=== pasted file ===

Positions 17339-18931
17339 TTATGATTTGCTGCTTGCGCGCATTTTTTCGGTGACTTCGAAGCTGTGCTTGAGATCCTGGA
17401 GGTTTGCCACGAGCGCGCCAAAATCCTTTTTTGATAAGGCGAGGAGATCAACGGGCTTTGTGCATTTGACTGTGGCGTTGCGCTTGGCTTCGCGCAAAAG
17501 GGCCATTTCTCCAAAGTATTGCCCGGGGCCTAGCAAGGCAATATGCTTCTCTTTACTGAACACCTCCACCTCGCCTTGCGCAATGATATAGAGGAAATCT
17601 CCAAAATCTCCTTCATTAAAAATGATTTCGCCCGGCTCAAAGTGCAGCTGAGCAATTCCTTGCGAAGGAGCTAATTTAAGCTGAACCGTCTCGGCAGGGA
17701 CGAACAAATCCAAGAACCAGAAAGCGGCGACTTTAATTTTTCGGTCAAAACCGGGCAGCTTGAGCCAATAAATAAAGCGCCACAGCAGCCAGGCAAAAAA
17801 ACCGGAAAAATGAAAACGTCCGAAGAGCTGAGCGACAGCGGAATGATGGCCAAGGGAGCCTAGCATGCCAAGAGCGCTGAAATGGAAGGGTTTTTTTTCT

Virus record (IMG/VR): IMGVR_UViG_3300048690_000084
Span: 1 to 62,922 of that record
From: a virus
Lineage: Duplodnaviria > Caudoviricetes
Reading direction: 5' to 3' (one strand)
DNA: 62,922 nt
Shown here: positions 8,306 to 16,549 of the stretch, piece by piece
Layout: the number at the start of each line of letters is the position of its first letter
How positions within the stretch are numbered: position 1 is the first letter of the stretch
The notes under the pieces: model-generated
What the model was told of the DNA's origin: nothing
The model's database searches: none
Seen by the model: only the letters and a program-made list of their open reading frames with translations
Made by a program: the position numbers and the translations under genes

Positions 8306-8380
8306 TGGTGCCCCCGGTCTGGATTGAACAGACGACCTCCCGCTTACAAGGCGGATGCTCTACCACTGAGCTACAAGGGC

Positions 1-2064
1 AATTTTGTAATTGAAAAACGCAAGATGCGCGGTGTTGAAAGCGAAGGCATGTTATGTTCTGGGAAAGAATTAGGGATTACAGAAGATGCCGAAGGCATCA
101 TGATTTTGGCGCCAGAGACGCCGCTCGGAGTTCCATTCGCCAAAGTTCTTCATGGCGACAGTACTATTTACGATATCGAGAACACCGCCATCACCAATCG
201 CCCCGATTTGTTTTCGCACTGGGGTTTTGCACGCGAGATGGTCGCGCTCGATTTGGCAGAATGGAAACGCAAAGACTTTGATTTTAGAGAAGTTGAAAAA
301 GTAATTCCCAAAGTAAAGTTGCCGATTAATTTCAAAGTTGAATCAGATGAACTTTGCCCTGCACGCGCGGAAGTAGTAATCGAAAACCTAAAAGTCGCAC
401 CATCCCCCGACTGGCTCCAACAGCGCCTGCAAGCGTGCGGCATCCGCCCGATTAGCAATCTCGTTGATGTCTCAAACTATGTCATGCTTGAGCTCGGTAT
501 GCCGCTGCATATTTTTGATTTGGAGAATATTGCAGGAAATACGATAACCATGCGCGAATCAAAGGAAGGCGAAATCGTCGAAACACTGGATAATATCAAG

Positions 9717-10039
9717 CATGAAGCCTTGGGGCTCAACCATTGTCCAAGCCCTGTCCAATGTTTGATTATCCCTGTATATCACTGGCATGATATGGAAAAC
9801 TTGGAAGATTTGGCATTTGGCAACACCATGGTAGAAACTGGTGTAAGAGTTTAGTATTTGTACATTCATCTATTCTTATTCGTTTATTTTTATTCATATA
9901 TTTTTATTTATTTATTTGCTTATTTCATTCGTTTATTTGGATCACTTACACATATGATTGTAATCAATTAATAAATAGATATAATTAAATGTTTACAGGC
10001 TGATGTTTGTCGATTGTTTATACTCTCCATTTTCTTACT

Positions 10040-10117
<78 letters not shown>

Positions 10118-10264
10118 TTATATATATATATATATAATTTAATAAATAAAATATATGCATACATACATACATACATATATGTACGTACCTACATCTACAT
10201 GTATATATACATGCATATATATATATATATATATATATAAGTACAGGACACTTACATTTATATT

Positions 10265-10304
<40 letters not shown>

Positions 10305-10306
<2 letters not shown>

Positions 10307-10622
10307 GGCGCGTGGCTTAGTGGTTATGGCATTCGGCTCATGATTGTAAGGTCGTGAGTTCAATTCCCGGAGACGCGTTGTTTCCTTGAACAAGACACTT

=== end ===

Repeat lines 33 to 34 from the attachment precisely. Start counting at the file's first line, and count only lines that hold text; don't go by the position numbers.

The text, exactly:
9801 TTGGAAGATTTGGCATTTGGCAACACCATGGTAGAAACTGGTGTAAGAGTTTAGTATTTGTACATTCATCTATTCTTATTCGTTTATTTTTATTCATATA
9901 TTTTTATTTATTTATTTGCTTATTTCATTCGTTTATTTGGATCACTTACACATATGATTGTAATCAATTAATAAATAGATATAATTAAATGTTTACAGGC